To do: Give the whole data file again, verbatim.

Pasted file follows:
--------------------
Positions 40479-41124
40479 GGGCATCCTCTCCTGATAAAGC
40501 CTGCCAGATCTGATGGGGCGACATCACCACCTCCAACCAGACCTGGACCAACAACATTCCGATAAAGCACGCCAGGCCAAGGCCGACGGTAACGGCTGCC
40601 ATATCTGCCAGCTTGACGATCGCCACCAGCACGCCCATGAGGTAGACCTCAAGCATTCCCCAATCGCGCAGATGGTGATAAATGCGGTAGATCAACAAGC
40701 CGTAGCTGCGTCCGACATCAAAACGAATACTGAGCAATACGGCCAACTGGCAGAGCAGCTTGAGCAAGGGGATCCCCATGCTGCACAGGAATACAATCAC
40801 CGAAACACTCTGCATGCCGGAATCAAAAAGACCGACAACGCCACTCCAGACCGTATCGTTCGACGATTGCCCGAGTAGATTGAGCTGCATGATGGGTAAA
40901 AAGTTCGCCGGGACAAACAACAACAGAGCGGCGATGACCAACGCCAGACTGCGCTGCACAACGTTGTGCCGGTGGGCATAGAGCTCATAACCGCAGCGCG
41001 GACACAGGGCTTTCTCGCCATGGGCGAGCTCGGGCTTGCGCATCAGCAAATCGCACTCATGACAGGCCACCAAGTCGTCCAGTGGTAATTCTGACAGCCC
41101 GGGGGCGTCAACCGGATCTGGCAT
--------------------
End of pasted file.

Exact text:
Positions 40479-41124
40479 GGGCATCCTCTCCTGATAAAGC
40501 CTGCCAGATCTGATGGGGCGACATCACCACCTCCAACCAGACCTGGACCAACAACATTCCGATAAAGCACGCCAGGCCAAGGCCGACGGTAACGGCTGCC
40601 ATATCTGCCAGCTTGACGATCGCCACCAGCACGCCCATGAGGTAGACCTCAAGCATTCCCCAATCGCGCAGATGGTGATAAATGCGGTAGATCAACAAGC
40701 CGTAGCTGCGTCCGACATCAAAACGAATACTGAGCAATACGGCCAACTGGCAGAGCAGCTTGAGCAAGGGGATCCCCATGCTGCACAGGAATACAATCAC
40801 CGAAACACTCTGCATGCCGGAATCAAAAAGACCGACAACGCCACTCCAGACCGTATCGTTCGACGATTGCCCGAGTAGATTGAGCTGCATGATGGGTAAA
40901 AAGTTCGCCGGGACAAACAACAACAGAGCGGCGATGACCAACGCCAGACTGCGCTGCACAACGTTGTGCCGGTGGGCATAGAGCTCATAACCGCAGCGCG
41001 GACACAGGGCTTTCTCGCCATGGGCGAGCTCGGGCTTGCGCATCAGCAAATCGCACTCATGACAGGCCACCAAGTCGTCCAGTGGTAATTCTGACAGCCC
41101 GGGGGCGTCAACCGGATCTGGCAT